“Every leader goes through different phases of maturity, growth and development and it helps by (recognizing) the mistakes that you make,” Cathy said. “And you learn from those mistakes. If not, you’re just a fool. I’m thankful that I lived through it and I learned a lot from it.
Cathy talked about the events of the summer of 2012 in a wide-ranging interview that included his thoughts about the company’s future and the path he wants to put it on as the newly named CEO. He got the title in November after his father, Chick-fil-A founder Truett Cathy, stepped aside at age 92.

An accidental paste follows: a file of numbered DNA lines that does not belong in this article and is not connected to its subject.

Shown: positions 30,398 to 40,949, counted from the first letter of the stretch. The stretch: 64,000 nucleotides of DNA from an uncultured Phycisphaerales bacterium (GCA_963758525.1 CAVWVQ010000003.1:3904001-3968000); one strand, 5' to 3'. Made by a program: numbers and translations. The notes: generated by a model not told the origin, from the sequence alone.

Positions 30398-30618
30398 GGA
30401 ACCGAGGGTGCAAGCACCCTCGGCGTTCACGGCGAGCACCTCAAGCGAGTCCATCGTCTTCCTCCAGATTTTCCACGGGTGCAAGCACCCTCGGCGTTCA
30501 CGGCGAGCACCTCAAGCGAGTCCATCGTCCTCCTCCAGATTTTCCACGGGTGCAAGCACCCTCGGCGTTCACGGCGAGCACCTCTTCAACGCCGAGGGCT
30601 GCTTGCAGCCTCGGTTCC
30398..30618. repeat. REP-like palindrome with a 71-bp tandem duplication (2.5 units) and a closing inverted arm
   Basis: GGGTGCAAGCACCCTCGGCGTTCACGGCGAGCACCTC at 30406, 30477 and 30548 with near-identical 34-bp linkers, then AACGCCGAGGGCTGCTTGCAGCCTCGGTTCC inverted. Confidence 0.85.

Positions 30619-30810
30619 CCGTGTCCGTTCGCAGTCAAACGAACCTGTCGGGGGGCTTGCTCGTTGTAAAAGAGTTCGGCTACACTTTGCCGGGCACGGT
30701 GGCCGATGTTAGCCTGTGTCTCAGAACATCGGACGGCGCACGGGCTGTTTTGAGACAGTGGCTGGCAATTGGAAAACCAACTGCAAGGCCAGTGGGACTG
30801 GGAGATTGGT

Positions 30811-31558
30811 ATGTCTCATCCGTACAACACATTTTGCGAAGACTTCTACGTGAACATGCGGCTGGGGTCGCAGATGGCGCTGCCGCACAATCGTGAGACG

Still, as Cathy starts the job the company’s link to the gay marriage debate lingers. And it still occupies a niche as the only major fast food chain that isn’t open on Sunday, owing to the Christian, pro-family convictions of the elder Cathy — something Dan Cathy says he won’t change.
For Cathy, there is lots to talk about other than gay marriage.
Chick-fil-A, like a lot of fast-food companies, is being forced by an increasingly better-educated consumer to review every aspect of its menu, from calorie counts to genetically modified ingredients to where it gets its chicken. Bowing to changing consumer tastes, it set a goal last month to serve chicken raised without antibiotics at all stores nationwide within five years.